When Eva Marie Carney read a news story a few years ago about period poverty in Native North America, she became aware of an issue she hadn’t considered. She knew she needed to use the resources she was tapped into to help young menstruators who are Native or live in predominantly Native communities. 

Carney is a citizen of the Citizen Potawatomi Nation headquartered in Shawnee, Oklahoma, as well as a member of the Tribal Legislature. 

She read stories from the Pine Ridge Reservation and elsewhere, which opened her eyes to “period poverty” – a lack of access to period supplies – in North America. There has been a substantial amount written about period poverty abroad in locations as diverse as South Asia, Africa, and Latin America, but Carney realized she could make a difference at home.

“When I looked around and tried to figure out who else was helping, I didn’t find other organizations dedicated to helping Native people,” she said. “I started by helping students on rural reservations and we later expanded to city and suburban communities.” 

Even before the pandemic exacerbated inequities, one in five teens in the U.S. struggled to afford period products or were not able to purchase them at all, according to a study commissioned by a nonprofit organization and a period underwear company. 

From the onset, Carney said she wanted to make sure she was supporting menstruators through dignity and greater access. In 2018, The Kwek Society, a nonprofit organization, was created. Kwe’k means “women” in the Potawatomi language, so it means The Women’s Society. 

In Native cultures, the time during the period is often referred to as “moon time,” according to the organization’s website. So early on, Carney received help from some fellow tribal citizens who designed moon time bags that the organization now distributes across Indian County. They are colorful cotton bags sewn by supporters and stuffed with pads and liners. Each bag comes with a message of celebration from The Kwek Society. 

The Kwek Society is based in Arlington, Virginia, and ships from there most of the period supplies to the eight U.S. states the organization supports, Carney said. 

“While I continue to do a lot of personalized, individualized shopping locally for the schools and groups we support, I do now have a couple of great suppliers from whom we can order directly — we now have a supplier of organic pads, for example, and these pads have been really well received. Students find them thin and nice but absorbent,” she said. “[The pads] are shipped directly from our source in Washington State, which is great, because that eliminates the middle person (me) who would need to buy and ship supplies each time they are needed.”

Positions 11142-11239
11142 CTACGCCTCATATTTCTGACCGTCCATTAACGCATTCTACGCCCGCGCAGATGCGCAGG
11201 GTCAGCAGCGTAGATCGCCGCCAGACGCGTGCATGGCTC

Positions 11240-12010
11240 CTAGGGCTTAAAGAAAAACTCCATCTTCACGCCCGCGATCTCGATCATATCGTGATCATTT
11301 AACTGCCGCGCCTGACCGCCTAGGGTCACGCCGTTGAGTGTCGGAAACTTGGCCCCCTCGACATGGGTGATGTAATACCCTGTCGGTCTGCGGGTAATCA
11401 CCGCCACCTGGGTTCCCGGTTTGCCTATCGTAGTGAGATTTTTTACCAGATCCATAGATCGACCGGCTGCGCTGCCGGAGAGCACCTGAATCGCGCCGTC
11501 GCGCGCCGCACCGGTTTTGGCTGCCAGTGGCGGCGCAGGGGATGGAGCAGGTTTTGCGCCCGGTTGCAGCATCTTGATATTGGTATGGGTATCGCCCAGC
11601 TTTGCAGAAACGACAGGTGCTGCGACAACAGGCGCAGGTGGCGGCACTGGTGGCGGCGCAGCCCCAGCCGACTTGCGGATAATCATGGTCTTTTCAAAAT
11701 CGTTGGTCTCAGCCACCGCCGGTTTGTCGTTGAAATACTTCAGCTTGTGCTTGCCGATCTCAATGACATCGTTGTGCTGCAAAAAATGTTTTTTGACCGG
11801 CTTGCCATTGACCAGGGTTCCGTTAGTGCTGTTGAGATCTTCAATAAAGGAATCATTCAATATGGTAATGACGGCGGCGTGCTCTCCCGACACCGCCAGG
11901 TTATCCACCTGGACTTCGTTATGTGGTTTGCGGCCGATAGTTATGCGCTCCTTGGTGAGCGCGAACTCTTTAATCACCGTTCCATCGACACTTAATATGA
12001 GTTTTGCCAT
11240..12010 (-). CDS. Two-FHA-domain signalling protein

The Kwek Society currently supports more than 70 partners – schools and communities – across North America. During 2020, the organization, with the support of partners, including foundations and individuals, furnished 303,800 period supplies, 3,429 moon time bags, and puberty education books. This year, with schools more or less back in session as of Fall 2021, the organization increased these numbers, furnishing 407,467 period supplies, and 5,034 moon time bags, and puberty education books. 

In addition to supplies, the organization also offers educational resources, including sharing information about an app called OKY, which was developed by UNICEF as the world’s first period tracking and reproductive health education app, designed with the help of young people. 

Carney is particularly excited about OKY, as it is a free and reliable source of period tracking and reproductive health education that can be downloaded to mobile phones and functions offline. The Kwek Society website also includes links to traditional teaching and culturally relevant teachings about periods and menstruation. 

Carney said that she believes period poverty looks the same in urban and rural environments, but that rural areas may face some greater economic obstacles. There tend to be fewer large retail stores in rural areas, she noted, so it’s harder to get supplies on what are universally expensive period products at a discounted price. Further, wages may be less in rural areas, so purchasing period products can very quickly deplete a family’s disposable income.

 “With Covid, during the first waves of the pandemic in 2020, the disparities were even more extreme in areas like the Navajo Nation, because a lot of the very rural stores weren’t getting deliveries,” she said. “Some of the communities were totally locked down. If period supplies and other necessities weren’t brought in, in a safe manner, people were not going to have any supplies.”  

Another factor is that in rural areas there just aren’t as many people to support creating organizations and other groups to help address issues that arise, she said. 

“This is a poverty issue. And there’s poverty throughout our country,” she added. 

At the Tohaali Community School, a Bureau of Indian Education school in Newcomb, New Mexico, Principal Delores P. Bitsilly said she is grateful for the partnership with The Kwek Society. Living in such an isolated area, many do not have transportation or money for gas to obtain period products, she said. 

“The students feel confident in asking for items as they know we have them readily available all due to The Kwek Society,” Bitsilly wrote in an email. 

Carney noted that people can donate to help the cause, conduct a drive or connect the organization with potential partners. 

Creative Commons License

Republish our articles for free, online or in print, under a Creative Commons license.